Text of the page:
I have been kicking around a few ideas for tyrannosaur illustrations (including a reconstruction of Sue) that I want to do in the coming months as I am able to find the time. I know a feathery body covering to the extent that I have drawn in the above doodle is not likely considering scaly skin impressions of tyrannosaurus have been found, but I have been experimenting with different soft tissue reconstructions with the hope of coming up with some new looks for this old giant. Ultimately my aim is to produce some reconstructions that are true to the fossil evidence while at once dramatically depict this seemingly mythical creature as a something more of a real, believable animal.
I think one of the main reasons why dinosaurs (and other extinct monsters) are so awesome is that we can keep imagining new ways they might have been awesome, and ultimately its a pretty safe bet that when these animals were alive they were more awesome than anything we’ve yet come up with. Nature tends to be pretty kick-ass that way.
Ever seen a fossil nautilus?
Brachiosaurs were big. Maybe too big for camouflage.
When I look at illustrations of dinosaurs, even very technically good ones, I’m often left with the uneasy feeling that it just doesn’t ‘feel’ like a real animal. Its as if only two simple layers have been added to the still-recognizable skeleton – while living vertebrates often look nothing like their skeletons. This has compelled me to try and push my dino reconstructions beyond just draping skin and major muscle groups over the skeleton. I want to see them come alive, living and breathing beings with muscle, cartilage, circulatory systems, fat, skin, feather, hair, horn, complex eyes, and, as in this case, elaborate display structures.
This illustration was inspired by the work of paleobiologists Matt Wedel, Mike Taylor and Darren Naish who write two of the best paleo blogs on the web, Sauropod Vertebrae Picture of the Week (SV-POW!) and Tetrapod Zoology (Tet Zoo). They are also badass paleobiologists who not only dig up fossils and study dinosaurs, but also spy on them, dissect them, and mail order their severed heads to skeletonize them. I have also heard rumors that they are working on a time-traveling three-part combining robot machine and have lazer gunz (this, however is not officially confirmed).
Their blogs contain a wealth of information and discourse invaluable to any artist trying to reconstruct dinosaurs, especially sauropods. On Darren Naish’s blog, Tet Zoo, I found an informative and easy-to-read post describing how to best reconstruct the manus (hands) of sauropods, which I referenced frequently while reconstructing the stompers on my Sauroposeidon.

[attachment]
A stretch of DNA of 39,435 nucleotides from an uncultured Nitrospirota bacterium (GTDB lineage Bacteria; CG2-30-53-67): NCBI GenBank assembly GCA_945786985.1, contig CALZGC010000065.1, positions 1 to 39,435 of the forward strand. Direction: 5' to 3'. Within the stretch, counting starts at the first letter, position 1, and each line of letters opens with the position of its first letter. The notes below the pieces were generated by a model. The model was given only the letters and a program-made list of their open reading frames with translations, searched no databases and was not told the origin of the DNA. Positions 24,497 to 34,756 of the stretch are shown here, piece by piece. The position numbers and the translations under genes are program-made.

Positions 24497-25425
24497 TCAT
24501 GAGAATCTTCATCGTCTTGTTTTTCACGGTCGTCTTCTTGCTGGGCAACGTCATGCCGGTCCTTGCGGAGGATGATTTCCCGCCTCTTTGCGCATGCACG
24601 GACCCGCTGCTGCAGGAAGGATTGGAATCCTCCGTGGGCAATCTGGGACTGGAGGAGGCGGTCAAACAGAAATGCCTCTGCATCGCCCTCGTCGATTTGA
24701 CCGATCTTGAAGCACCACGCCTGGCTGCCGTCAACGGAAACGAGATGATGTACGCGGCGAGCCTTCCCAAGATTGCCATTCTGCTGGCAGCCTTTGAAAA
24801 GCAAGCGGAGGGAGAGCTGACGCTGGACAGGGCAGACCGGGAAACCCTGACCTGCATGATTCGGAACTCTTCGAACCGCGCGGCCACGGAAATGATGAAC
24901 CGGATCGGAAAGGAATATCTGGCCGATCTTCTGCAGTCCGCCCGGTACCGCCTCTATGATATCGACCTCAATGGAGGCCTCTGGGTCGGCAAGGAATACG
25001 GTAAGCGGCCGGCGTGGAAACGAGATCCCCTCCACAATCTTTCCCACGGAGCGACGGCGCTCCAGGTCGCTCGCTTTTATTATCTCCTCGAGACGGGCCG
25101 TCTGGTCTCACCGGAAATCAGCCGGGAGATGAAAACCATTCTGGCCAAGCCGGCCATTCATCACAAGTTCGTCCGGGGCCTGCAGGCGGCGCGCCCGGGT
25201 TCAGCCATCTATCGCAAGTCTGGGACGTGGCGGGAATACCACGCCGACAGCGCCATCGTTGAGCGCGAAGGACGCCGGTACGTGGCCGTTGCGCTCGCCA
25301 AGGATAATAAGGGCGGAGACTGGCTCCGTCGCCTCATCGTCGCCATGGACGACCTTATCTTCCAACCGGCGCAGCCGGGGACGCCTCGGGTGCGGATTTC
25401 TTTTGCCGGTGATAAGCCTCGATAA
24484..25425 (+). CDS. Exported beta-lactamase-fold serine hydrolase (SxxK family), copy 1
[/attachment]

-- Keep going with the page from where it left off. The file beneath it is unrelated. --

The elaborate display structures were inspired by various posts on SV-POW from which I learned that sauropods have highly pneumatic skeletons. This means there are air sacs and hollows throughout their skeletal systems much like a bird’s. These skeletal features suggest that Sauropods also had complex respiratory systems, also like those of modern birds. When I learned that, I got very excited, because birds don’t just use their wacky respiratory systems for breathing, they also use them for inflating crazy display structures. With that in mind I did this rough sketch:
Matt Wedel has done a bunch of work studying pneumaticity, especially with regards to sauropods, and he was nice enough to take a look at my rough sketch and give me some feedback:
“I think it rocks. But not nearly enough. Look up some pictures of prairie chickens, hooded seals, singing frogs, and everything else with inflatable display sacs. They don’t look like they just swallowed a stick of Mentos–they look like freeze-frames from half a millisecond after the the detonation of that bomb they swallowed. Real display sacs are so big and so colorful that no other animal could possibly mistake them for anything else. Therefore if you want to draw speculative display sacs they must be so big and colorful that none of the people who see the piece could possibly mistake them for anything else.”
And he’s totally right. Real animals are ridiculous.
Our conservative reconstructions simply don’t do extinct monsters justice. Or, as Matt put it in the same email:
“If you go bold, you won’t be right; whatever you dream up is not going to the same as whatever outlandish structure the animal actually had. On the other hand, if you don’t go bold, you’ll still be wrong, and now you’ll be boring, too.”